AirBusted

Tuesday, November 07, 2006
The EU jobs program known as the AirBus 380 suffered a setback today when FedEx canceled an order for 10 planes and shifted to the Boeing 777. FedEx even upped the order to 15 for the Boeing plane.

The shrewd managers of the AirBus fiasco knocked 2,500 vendors from its supplier list of 3,000 for the 380.

Three thousand vendors! The miracle of central planning in action.

13 comments:

Knucklehead said...

One has to wonder how many vendors were "dropped" and how many walked away to start searching out other customers who might actually buy something from them sometime soon. It ain't easy working with a buyer who drops another one year delay on you every six months or so.

BTW, and completely OT, but it was so odd (to me anyway) that I can't help mentioning it. I just picked up the ringing phone and listened to a canned message from Joe Piscopo, urging me to get out and vote, then telling me that he's a Dem but is voting for Kean.

Nice to know I have more in common with the guy than just wiseguy good looks and a snappy sense of humor!

David Thomson said...

Another nail in the coffin of the EU. The situation is getting desperate. Time for those desiring a hopeful future to be heading for the exits.

Skookumchuk said...

I count 48 "top tier" vendors in the 787 program. Of course, there are subs under each of them, but are there 3,000? Tough to say.

Now, the 787 isn't quite out of the woods yet. The local airplane geeks here in Boeingland say there may still be unknowns regarding the behavior of composites - in both the A380 and the 787. And the 787 is also just a bit overweight, which must be corrected but which is often the case at this point in a complex program. The new Lockheed-Martin F35 fighter had to go on a diet before it reached production, too. But all this should happen and be corrected in the design phase. In contrast, the A380 is fully designed and flying, which makes retroactive design to lose the weight and all the testing of new structures much more complex and expensive. You never know, but the lights are pretty much all green for Boeing at the moment.

Sidelight. At Paine Field where they assemble the 787, there is an aviation museum where they have among other things a restored de Havilland Comet. Paine Field is also home to Stormbirds - which is restoring three Messerschmitt Me262s to flying condition.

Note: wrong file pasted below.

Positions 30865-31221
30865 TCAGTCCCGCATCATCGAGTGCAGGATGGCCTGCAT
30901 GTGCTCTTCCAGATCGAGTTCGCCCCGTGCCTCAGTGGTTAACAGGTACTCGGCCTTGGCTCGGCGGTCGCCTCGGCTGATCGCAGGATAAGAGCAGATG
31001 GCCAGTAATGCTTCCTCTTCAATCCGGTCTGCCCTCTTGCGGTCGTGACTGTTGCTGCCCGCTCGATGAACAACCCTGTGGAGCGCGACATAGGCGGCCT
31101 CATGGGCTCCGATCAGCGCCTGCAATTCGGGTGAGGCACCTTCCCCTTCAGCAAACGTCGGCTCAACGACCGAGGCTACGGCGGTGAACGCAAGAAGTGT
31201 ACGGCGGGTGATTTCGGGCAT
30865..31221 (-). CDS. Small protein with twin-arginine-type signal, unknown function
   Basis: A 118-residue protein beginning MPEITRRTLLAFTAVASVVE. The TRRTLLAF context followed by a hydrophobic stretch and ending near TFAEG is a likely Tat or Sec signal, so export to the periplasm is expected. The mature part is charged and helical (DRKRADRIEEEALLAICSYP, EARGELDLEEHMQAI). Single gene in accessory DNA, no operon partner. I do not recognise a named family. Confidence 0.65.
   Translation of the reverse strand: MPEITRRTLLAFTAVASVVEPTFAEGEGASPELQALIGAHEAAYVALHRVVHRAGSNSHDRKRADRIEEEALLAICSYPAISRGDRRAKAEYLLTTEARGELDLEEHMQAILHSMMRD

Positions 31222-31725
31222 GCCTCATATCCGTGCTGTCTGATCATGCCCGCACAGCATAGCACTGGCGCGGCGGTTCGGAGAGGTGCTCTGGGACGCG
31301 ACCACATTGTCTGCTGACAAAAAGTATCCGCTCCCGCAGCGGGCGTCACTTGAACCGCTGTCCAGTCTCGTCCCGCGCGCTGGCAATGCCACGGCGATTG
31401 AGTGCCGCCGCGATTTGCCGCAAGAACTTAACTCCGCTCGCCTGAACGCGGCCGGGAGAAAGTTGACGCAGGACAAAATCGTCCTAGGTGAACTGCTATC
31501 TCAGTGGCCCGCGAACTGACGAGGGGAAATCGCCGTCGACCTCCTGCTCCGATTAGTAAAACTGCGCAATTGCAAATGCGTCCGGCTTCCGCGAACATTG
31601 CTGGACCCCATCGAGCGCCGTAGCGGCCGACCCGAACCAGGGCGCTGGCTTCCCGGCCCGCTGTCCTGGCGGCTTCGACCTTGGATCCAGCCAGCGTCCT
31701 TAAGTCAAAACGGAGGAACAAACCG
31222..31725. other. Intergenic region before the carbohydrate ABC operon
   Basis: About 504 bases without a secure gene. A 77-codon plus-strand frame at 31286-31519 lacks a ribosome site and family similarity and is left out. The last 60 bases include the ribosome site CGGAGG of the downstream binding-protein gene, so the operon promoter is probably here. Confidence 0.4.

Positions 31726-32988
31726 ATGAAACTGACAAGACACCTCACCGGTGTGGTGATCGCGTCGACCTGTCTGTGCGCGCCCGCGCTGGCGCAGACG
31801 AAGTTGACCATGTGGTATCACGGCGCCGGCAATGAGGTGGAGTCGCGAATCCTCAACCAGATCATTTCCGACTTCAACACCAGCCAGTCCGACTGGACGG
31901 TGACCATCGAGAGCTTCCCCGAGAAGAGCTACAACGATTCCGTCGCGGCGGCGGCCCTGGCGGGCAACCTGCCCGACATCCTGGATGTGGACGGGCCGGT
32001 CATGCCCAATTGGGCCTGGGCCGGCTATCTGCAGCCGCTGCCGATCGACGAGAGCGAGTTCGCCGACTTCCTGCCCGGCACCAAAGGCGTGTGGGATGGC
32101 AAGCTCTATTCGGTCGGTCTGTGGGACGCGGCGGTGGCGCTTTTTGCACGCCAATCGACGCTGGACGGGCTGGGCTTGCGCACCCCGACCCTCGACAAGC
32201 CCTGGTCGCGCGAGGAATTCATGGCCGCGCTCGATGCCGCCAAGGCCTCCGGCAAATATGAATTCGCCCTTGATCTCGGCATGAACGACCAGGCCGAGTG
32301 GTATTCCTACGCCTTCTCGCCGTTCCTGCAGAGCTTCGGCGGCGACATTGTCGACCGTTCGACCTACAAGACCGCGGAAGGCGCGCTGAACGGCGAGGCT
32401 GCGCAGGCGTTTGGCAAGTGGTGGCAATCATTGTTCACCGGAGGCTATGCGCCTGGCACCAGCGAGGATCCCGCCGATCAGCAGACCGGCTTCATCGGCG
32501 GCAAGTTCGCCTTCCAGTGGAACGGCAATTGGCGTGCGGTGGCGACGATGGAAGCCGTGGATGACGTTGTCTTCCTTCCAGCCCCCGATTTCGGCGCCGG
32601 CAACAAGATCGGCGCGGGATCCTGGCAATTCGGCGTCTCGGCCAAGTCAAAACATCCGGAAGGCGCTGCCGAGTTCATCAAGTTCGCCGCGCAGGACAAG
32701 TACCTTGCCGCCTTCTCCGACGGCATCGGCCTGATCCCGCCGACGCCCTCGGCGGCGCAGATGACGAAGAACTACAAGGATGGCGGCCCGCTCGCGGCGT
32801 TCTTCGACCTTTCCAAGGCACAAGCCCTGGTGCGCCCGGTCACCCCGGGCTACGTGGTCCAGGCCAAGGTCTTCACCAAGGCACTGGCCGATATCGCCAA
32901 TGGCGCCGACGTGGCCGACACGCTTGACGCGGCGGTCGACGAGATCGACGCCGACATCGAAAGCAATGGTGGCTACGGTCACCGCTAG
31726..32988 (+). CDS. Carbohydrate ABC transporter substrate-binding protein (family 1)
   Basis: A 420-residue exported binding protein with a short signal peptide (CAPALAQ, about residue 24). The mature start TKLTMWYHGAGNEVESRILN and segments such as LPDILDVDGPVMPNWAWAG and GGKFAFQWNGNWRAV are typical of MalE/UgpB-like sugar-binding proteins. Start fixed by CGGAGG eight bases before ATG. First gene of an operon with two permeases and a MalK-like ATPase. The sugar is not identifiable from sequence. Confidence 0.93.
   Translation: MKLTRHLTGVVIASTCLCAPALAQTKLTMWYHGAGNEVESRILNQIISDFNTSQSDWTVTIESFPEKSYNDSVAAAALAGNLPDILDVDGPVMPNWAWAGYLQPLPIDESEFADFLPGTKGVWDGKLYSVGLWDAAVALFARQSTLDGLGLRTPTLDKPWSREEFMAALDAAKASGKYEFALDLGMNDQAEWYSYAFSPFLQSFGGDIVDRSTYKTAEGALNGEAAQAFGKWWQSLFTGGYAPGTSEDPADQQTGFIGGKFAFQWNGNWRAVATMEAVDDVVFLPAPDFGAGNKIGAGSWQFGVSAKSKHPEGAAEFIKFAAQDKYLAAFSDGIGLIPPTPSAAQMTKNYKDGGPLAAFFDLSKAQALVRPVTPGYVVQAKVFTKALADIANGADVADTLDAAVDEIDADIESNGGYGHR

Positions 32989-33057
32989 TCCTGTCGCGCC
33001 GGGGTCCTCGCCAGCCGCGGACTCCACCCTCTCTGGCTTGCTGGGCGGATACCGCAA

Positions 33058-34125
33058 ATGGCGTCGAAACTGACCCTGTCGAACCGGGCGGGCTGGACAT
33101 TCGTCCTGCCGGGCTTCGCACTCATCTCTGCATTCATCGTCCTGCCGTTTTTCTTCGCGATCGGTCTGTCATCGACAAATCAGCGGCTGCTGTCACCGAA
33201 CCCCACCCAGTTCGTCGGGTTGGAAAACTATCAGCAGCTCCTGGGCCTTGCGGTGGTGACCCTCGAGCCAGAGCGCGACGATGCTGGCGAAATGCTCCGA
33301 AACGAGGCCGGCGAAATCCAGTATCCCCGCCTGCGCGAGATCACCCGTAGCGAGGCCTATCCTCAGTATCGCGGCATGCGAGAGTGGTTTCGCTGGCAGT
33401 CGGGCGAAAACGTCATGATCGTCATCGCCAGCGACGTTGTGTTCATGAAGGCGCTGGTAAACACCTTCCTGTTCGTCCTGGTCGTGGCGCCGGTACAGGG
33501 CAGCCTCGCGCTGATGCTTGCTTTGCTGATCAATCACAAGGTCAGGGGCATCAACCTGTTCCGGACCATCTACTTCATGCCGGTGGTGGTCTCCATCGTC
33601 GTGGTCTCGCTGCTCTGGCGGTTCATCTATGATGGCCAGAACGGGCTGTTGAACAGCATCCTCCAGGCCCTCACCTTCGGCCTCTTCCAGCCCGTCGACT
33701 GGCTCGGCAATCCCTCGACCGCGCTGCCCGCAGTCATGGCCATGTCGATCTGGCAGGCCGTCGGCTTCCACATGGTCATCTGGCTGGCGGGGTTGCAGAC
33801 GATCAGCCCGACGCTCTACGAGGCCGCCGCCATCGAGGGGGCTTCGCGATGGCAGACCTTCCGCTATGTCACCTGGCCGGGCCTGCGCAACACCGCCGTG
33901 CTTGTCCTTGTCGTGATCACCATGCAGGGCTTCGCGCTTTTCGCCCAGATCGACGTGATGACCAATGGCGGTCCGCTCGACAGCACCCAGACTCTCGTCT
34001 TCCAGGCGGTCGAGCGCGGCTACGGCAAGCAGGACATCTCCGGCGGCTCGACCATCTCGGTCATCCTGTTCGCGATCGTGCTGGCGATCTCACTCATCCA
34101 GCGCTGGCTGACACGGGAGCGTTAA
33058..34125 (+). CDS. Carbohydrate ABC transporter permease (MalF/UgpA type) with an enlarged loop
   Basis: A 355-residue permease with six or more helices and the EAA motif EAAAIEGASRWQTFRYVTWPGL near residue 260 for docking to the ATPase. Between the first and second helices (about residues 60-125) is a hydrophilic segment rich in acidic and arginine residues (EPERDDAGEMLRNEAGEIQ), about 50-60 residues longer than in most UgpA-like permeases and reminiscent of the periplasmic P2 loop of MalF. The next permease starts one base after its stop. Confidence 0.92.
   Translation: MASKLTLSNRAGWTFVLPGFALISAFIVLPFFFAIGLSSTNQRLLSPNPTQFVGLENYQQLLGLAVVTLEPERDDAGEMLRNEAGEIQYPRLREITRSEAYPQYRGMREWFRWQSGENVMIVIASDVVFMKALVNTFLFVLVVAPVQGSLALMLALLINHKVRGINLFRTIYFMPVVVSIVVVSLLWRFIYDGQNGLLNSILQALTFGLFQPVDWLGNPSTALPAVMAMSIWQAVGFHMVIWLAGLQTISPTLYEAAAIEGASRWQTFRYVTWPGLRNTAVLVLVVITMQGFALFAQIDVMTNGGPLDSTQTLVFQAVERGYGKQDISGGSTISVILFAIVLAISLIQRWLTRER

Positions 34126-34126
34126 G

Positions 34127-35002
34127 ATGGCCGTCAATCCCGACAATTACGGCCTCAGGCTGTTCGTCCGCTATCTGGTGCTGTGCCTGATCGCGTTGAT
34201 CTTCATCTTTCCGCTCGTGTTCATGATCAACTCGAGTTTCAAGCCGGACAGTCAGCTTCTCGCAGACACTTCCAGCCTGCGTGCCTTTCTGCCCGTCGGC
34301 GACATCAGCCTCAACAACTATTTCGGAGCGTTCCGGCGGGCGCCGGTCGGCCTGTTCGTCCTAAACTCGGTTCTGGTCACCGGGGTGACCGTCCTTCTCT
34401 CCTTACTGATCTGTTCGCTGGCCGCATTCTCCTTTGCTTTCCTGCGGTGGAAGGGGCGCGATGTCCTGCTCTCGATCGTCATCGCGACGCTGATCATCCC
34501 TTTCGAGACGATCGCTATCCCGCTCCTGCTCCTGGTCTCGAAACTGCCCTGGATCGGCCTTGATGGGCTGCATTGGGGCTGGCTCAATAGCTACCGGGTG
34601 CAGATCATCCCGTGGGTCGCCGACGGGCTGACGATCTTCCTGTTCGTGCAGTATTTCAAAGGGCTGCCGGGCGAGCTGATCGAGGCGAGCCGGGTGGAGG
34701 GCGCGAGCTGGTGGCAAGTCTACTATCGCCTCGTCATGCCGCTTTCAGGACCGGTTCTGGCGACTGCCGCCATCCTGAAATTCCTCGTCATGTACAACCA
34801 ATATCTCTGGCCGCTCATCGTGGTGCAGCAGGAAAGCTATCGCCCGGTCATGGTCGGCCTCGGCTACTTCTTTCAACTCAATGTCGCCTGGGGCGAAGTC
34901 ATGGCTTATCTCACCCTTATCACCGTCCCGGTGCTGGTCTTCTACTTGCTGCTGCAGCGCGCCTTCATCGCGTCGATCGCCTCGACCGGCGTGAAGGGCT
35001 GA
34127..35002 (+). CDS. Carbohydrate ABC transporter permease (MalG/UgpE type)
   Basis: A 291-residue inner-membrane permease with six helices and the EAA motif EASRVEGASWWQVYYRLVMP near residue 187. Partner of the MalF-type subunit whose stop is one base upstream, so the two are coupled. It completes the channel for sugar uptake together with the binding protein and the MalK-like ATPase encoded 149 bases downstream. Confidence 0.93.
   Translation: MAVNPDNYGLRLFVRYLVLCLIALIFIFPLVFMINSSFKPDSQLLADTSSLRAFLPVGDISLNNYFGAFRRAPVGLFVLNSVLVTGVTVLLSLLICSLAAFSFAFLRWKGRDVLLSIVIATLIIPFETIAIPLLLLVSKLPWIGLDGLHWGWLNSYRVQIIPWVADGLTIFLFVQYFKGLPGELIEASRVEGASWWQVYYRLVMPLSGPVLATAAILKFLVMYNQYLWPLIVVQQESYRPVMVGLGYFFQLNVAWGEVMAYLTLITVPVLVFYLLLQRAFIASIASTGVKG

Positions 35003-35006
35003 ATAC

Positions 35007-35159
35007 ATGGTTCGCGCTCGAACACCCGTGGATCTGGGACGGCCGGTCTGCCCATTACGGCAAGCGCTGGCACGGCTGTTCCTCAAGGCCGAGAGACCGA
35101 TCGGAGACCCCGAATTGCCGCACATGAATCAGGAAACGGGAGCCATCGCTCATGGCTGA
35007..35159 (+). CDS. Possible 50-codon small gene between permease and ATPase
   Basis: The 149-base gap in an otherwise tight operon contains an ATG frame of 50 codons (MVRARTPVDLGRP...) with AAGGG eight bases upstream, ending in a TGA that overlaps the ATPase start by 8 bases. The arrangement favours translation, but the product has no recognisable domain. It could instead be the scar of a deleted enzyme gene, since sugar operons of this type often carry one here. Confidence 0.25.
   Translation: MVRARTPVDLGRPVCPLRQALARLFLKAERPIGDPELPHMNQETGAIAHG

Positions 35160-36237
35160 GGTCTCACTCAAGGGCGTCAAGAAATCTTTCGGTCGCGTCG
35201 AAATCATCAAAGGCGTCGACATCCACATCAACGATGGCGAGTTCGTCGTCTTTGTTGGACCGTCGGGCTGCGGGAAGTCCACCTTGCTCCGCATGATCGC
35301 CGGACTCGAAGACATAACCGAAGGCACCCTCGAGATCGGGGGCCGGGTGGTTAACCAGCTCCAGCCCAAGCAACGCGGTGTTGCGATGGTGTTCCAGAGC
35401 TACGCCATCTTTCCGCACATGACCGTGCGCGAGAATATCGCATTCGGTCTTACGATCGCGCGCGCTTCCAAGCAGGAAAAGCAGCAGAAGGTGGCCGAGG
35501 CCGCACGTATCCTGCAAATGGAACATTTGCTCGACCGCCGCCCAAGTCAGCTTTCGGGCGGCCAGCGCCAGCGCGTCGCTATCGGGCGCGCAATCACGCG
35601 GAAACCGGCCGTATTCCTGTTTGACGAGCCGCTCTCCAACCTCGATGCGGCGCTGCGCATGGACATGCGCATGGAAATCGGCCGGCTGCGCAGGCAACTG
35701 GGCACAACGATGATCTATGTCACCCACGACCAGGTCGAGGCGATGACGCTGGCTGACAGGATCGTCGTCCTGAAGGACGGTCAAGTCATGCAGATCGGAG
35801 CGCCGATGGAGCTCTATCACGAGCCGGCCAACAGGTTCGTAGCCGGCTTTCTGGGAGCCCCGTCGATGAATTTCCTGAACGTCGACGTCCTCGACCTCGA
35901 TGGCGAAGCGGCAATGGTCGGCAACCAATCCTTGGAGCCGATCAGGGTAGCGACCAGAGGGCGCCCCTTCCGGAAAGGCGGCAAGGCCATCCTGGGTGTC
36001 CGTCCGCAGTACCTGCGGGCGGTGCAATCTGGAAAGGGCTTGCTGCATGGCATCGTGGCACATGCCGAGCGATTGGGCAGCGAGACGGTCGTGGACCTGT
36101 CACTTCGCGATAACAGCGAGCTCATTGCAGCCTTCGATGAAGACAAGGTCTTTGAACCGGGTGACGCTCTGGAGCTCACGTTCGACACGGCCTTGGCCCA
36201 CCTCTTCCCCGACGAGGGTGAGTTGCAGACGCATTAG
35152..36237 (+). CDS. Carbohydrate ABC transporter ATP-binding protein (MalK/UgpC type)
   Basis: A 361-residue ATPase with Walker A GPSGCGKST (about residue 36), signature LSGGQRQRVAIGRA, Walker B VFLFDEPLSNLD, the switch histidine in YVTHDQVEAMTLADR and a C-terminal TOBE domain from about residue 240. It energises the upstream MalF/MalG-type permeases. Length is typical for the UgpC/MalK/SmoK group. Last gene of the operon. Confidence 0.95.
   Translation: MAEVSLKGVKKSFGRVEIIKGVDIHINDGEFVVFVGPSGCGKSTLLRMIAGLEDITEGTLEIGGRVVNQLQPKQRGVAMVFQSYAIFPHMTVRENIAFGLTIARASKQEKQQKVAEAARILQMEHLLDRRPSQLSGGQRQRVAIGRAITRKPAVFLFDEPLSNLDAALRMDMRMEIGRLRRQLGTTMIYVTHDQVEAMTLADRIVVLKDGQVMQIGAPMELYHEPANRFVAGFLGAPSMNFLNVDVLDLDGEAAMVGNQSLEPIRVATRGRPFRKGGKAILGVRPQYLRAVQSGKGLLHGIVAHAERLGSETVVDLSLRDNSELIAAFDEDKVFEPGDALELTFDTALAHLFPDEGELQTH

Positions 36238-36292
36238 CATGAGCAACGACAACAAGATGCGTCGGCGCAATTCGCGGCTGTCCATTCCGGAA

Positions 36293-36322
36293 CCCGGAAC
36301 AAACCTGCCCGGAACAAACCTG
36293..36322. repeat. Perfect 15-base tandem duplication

John Lynch said...

Rick,

Many corporations have thousands, even tens of thousands of "approved vendors." Trimming the roles from time to time is a favorite move of purchasing managers in the pursuit of visibly "getting costs under control." Of course, individualistic managers soon begin adding their favorites back to the roles as soon as the purge is done.

Still the cancelation, and the booking with Boeing, that's gotta smart!

Rick Ballard said...

John,

The cut from 3,000 to 500 must indicate something, no?

Knucklehead said...

Skook,

Haven't passed it in many years... (18, 20?) but back then there was a military airfield of some sort in the Doylestown, PA area that kept an Me262 on display just inside a fence near where I had to make a turn when I went there. I used to stop and park.

That darned thing is STILL a beautiful airplane. What on earth made the Germans think hooking up with the Phwench for aircraft design was a good idea?

Knucklehead said...

Skook,

I'll be a monkey's uncle! From Air & Space Stormbird article:

Hammer and his team took over the Me 262 project in late 1998, and their the first task was to finish Vera, a derelict Me 262 that Steve Snyder had found sitting outside the Willow Grove Naval Air Station near Philadelphia.

That's the bird I was talkin' 'bout! I used to sit there as long as I could just admiring that thing. Some nutbar took it and made it fly again.

Skookumchuk said...

Knuck:

Wow. And now I've seen one of them fly over my house.

Les grenouilles have made some attractive looking aircraft from time to time. I didn't say anything about their being the acme of reliability...

I know there is a Sud Caravelle parked at the Pima museum in Arizona. Quite pretty .

All that is rather beside the point. Nothing like the dead hand of statism - imagine the US Postal Service designing airliners. Same deal as Airbus.

Pastorius said...

As sad as this is, in a way it is a good thing. It is a blow against the French unions and against the French political establishment. It paves the way for more conservative leadership in the future.

Knucklehead said...

Well, as long as we're admiring aircraft that were and never will be...

On the deck of the USS Intrepid (which, BTW, is stuck in the mud and going nowhere fast - it was supposed to go to spa), there's an example of the Most Beautiful Plane Ever.

Skookumchuk said...

Knuck:

I'll have you know that when they came out with the first plastic model of the SR-71, I built it and it was placed in the hobby shop window, where it remained for many years. Ah, youthful fame is a heady thing...

Luther McLeod said...

Knuck, just for the record, I agree with you on your "most beautiful airplane" selection. An airplane that looks like what it is, the fastest 'real' aircraft to ever fly. If you are ever near Lincoln NE, there is the;

Strategic Air and Space Museum"

about 25 miles east. Many great airplanes, B-29?, B-36, B-47, B-58...
and the SR-71 hanging off the ceiling.

The only comment I will make about Boeing and Airbus. I had the opportunity to work on both. I'm just reminded of the difference between a German tank and a Russian tank. They both do the job, but one is so much more elegant than the other. The European engineering had me cussing more than a few times.

Luther McLeod said...

Upon reflection I realize my analogy of German and Russian tanks makes no sense without substantial explantory text. Instead of that, I am heading off to 'result's of election land'.